Q: After 20 years of service, our executive director is retiring. We have put together a job description, but we are at a loss as to what to list for the salary. The board is divided. Some feel we should just offer what we’ve been paying. Some feel we will have to offer more because the rates today are undoubtedly higher, and also because we will expect this new person to take us in a slightly different direction, which will require more sophisticated skills. Yet others feel we should offer less, since our retiring executive director committed so many years to the organization and earned the right to move up each rung of the pay ladder.

And then there is the benefits package… Our retiring executive director had a liberal holiday and vacation schedule, but that’s about it. She was covered under her husband’s health insurance, so we never had to offer that. With the availability of the Affordable Care Act, we wonder if we even have to offer health care to the new executive. Also, we never offered any kind of pension plan, but we are seeing now how detrimental that has ended up being for someone who dedicated a major part of her professional life to us.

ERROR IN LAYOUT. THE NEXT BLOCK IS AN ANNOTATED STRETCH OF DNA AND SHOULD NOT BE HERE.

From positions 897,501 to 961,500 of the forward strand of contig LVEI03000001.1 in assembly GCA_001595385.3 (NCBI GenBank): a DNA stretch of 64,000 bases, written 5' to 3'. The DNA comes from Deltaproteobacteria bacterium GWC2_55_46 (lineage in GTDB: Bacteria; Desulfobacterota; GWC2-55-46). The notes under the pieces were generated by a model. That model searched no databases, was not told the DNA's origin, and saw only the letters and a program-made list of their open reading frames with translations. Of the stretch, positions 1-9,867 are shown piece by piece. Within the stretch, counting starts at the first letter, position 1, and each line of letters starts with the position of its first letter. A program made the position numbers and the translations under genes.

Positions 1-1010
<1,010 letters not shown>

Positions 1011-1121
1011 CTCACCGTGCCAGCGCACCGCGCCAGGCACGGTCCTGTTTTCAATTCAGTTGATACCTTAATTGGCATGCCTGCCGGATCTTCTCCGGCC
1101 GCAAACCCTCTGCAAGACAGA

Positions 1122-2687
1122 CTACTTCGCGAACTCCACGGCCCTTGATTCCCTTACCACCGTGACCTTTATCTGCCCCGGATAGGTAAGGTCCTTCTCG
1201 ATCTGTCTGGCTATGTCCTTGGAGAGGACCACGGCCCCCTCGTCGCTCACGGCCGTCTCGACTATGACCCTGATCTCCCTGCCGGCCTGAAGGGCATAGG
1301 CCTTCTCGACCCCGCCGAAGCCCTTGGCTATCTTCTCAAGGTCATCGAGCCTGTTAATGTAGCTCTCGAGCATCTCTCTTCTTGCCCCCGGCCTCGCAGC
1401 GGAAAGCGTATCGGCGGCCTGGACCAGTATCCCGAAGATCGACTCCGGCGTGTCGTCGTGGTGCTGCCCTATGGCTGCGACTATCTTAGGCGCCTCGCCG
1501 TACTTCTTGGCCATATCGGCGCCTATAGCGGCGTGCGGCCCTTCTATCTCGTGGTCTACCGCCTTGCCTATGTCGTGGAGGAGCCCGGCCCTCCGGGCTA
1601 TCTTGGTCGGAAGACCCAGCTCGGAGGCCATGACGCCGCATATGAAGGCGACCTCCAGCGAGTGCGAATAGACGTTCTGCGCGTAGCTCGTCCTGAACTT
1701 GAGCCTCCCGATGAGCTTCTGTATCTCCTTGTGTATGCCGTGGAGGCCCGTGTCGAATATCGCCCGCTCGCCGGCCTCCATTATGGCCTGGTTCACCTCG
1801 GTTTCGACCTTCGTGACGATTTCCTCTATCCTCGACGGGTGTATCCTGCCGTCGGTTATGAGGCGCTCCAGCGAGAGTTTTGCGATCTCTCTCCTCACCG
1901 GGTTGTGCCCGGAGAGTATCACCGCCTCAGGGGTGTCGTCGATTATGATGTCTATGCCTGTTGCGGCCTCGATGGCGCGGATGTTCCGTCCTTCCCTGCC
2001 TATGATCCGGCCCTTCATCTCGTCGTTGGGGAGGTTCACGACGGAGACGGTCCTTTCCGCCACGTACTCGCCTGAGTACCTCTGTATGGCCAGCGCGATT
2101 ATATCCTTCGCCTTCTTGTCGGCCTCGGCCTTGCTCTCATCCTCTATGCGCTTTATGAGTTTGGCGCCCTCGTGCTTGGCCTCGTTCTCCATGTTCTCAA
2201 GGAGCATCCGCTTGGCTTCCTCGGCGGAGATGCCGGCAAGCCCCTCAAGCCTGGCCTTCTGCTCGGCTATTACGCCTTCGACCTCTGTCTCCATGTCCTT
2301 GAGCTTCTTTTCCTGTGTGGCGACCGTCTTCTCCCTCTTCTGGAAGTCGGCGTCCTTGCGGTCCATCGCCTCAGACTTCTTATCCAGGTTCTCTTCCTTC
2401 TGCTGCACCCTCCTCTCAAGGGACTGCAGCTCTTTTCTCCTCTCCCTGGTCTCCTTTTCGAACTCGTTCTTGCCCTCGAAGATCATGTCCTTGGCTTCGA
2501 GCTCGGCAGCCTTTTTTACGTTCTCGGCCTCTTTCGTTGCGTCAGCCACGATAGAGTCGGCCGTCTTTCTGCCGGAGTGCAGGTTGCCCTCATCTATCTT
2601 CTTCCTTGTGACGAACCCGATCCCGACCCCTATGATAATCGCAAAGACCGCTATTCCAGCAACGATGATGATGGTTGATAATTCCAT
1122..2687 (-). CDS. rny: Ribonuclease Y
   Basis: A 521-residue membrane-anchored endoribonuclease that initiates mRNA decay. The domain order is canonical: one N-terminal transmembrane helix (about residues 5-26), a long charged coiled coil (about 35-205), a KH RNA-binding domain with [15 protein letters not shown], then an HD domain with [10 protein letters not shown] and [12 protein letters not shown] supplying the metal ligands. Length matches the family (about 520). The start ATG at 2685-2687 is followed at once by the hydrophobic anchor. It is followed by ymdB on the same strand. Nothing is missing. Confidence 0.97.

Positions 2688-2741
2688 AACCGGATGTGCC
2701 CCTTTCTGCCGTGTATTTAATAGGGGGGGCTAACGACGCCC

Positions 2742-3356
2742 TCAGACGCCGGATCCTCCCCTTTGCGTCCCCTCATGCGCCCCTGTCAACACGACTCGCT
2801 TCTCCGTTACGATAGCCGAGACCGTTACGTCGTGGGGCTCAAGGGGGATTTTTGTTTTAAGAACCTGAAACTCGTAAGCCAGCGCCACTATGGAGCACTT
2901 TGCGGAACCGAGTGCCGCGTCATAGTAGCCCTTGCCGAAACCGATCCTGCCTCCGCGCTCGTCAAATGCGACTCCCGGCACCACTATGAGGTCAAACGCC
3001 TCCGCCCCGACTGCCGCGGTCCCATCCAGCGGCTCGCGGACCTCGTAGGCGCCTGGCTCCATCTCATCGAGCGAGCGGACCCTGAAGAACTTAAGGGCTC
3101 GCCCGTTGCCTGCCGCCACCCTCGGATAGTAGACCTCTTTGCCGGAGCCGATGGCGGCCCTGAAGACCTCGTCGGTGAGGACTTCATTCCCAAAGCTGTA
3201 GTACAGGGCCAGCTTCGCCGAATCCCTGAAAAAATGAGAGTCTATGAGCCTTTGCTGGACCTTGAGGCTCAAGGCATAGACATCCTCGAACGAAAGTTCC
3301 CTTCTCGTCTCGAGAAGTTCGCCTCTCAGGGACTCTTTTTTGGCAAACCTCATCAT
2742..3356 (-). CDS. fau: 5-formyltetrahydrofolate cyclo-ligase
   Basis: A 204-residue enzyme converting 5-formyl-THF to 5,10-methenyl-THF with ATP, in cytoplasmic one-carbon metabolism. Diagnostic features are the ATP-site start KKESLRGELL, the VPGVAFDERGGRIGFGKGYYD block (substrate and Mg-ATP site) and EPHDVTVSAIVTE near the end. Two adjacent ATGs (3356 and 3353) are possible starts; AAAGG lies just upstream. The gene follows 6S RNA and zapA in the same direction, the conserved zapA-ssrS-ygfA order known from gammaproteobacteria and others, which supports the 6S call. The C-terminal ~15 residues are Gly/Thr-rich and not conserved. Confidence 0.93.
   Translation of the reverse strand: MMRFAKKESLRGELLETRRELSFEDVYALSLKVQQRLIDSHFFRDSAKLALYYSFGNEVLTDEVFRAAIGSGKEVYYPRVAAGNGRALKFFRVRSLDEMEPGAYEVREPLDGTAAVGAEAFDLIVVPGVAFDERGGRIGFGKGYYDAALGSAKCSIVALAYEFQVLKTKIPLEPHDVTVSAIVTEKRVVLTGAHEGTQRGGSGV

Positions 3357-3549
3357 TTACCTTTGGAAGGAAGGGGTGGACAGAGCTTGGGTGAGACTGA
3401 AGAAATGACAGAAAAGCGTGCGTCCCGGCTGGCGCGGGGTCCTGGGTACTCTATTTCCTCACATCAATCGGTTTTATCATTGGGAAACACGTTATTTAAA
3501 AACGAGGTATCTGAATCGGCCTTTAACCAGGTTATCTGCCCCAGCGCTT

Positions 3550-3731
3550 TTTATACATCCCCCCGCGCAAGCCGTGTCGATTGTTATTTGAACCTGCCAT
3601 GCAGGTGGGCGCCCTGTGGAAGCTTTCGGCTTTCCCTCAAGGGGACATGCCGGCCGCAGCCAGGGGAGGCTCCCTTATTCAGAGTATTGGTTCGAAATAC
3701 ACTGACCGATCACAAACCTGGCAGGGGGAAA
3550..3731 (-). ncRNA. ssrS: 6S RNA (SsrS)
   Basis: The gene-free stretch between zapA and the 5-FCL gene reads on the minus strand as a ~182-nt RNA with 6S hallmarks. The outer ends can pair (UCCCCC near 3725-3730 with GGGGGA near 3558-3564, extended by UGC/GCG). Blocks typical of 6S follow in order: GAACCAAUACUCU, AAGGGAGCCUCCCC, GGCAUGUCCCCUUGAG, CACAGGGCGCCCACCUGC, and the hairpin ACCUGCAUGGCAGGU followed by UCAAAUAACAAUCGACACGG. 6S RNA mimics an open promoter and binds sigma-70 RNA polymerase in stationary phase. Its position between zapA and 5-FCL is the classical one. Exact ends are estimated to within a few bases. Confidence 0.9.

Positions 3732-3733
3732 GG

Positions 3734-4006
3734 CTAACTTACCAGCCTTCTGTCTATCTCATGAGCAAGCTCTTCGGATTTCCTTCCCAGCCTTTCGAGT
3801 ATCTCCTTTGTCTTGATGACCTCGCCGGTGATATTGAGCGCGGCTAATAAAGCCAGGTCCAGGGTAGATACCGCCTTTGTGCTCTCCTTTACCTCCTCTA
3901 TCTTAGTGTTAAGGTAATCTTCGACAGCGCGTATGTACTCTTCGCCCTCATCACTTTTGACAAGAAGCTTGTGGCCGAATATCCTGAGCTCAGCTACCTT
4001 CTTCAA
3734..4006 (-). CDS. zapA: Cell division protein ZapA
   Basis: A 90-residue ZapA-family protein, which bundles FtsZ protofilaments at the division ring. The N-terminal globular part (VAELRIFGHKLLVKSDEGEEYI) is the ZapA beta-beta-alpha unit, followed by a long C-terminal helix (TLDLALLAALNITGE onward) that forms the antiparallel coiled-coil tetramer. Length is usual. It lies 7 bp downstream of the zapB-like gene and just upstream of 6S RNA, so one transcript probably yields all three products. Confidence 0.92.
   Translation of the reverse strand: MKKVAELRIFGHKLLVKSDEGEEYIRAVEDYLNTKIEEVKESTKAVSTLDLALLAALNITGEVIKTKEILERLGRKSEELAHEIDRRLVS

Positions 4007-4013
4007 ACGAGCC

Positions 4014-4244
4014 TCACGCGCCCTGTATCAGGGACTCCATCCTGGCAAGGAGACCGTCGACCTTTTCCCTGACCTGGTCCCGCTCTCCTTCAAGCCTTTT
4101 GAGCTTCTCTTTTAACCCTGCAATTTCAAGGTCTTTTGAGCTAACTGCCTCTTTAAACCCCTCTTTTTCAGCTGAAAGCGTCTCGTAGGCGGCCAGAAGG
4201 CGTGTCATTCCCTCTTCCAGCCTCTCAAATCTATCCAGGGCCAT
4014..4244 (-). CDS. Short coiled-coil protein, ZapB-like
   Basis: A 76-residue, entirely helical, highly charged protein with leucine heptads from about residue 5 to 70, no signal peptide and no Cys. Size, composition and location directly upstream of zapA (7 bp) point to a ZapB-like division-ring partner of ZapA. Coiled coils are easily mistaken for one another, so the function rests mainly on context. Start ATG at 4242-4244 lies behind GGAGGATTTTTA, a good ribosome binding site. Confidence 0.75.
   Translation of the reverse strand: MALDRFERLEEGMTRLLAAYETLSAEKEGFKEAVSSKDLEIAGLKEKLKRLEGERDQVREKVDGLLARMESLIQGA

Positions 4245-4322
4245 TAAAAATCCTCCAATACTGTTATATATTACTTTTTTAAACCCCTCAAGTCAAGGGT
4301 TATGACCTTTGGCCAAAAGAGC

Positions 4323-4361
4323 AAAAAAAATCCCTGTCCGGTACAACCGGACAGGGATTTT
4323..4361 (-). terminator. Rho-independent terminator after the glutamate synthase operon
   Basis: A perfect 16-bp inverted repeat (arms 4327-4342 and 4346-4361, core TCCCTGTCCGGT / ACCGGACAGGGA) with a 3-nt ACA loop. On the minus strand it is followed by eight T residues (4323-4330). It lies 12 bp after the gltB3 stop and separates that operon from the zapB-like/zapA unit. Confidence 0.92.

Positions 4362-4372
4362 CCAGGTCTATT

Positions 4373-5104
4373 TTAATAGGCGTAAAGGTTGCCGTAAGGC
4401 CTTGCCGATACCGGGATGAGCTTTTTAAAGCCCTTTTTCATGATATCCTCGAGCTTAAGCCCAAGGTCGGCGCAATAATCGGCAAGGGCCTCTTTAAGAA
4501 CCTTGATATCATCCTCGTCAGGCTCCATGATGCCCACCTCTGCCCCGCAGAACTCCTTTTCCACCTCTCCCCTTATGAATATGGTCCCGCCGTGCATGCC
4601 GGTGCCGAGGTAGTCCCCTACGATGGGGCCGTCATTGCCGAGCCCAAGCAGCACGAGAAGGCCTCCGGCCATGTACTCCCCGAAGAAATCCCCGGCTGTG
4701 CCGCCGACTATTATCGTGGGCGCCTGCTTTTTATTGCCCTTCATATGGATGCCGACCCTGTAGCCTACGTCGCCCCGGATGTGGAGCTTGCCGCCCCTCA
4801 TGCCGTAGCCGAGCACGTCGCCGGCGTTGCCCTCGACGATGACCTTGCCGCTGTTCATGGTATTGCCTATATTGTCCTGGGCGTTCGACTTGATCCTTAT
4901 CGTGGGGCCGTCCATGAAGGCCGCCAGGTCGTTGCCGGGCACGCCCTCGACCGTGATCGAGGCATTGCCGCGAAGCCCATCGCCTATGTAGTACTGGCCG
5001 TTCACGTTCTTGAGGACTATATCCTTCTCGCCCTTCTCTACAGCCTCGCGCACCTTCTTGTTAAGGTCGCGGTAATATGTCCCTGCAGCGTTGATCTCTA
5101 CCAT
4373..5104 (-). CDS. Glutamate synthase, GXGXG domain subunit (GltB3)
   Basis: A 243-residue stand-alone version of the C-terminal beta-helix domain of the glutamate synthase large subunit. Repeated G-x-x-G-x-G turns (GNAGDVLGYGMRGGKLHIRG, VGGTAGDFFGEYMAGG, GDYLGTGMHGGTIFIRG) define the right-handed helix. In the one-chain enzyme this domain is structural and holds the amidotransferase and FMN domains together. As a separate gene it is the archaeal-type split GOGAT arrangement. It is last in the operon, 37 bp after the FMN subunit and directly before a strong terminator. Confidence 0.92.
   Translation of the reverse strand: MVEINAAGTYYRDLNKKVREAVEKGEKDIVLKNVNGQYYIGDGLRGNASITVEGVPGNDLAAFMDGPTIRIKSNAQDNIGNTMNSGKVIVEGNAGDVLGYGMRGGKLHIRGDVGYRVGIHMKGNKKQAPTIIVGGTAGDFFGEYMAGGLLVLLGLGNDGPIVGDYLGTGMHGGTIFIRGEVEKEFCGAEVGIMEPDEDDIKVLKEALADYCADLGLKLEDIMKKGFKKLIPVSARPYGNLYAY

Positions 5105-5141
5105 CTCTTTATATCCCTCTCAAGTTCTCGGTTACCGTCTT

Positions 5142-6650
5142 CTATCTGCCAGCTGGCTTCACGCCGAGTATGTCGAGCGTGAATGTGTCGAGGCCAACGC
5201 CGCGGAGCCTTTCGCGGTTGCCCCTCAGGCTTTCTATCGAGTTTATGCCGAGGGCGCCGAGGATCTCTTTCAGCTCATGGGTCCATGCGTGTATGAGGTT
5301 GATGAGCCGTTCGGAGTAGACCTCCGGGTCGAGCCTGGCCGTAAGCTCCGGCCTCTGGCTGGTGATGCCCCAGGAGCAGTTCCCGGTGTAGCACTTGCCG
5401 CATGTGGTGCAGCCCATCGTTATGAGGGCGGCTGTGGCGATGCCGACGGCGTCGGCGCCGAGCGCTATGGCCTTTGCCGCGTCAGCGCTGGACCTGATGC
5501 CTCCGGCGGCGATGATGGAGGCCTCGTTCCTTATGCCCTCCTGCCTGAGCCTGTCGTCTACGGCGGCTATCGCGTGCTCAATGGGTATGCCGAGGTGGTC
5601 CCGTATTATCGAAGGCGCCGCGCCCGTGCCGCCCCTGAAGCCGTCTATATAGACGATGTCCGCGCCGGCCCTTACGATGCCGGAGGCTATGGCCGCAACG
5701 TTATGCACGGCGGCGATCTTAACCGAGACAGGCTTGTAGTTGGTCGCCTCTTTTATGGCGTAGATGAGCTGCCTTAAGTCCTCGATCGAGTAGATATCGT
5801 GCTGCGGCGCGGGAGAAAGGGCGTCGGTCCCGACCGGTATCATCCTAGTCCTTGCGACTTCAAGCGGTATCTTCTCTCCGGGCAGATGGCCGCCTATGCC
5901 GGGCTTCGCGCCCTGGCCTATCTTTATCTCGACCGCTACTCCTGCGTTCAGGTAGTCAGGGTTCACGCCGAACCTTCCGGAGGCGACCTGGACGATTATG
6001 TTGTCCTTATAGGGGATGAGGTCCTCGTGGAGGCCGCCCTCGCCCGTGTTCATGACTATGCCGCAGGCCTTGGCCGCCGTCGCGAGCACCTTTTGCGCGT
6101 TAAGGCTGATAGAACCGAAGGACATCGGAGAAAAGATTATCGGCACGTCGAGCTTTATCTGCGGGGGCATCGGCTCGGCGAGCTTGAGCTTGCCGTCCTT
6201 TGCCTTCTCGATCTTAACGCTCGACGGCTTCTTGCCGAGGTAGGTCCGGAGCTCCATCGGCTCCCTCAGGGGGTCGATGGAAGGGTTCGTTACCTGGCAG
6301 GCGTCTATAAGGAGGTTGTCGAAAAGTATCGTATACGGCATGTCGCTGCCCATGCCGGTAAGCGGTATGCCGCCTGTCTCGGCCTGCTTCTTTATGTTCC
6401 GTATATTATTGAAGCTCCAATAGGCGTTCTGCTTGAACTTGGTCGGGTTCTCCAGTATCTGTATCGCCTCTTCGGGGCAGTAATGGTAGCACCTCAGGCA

Can you tell us what we should do for the incoming person?


A: While you didn’t tell me much about your organization, let’s see if I can help you figure out what might be the right salary and benefits package for your organization to offer. The key is to offer what will be seen as a comparable wage and benefits package – one that is similar to what other executive directors in your community, working to accomplish similar missions in similar-sized organizations, are receiving. That’s important because the Internal Revenue Service began several years ago to request that organizations be able to substantiate that the salaries and benefit packages they are paying their executive directors are comparable to those paid to executive directors in similar institutions. While the Internal Revenue Service was most concerned about packages that might be perceived by the public as excessive – clearly not the case in your organization from the sound of it – its requirement does make your job easier.

Geography, budget size and mission are the three variables seen as most relevant to determining comparables.That geography impacts salary is obvious. If your organization is based in New York City you are going to pay considerably more than if you are based in, say, Boise, Idaho, just because the cost of living is so much higher in New York. Charity Navigator found this to be true in its 2014 Charity CEO Compensation Study, where the highest salaries by geography were in the northeast, and the lowest in the western mountain states.


The second factor determining salary is the category within which your mission falls. Religious and environmental organizations tend to pay the least, whereas education, arts and culture, and health tend to pay the most.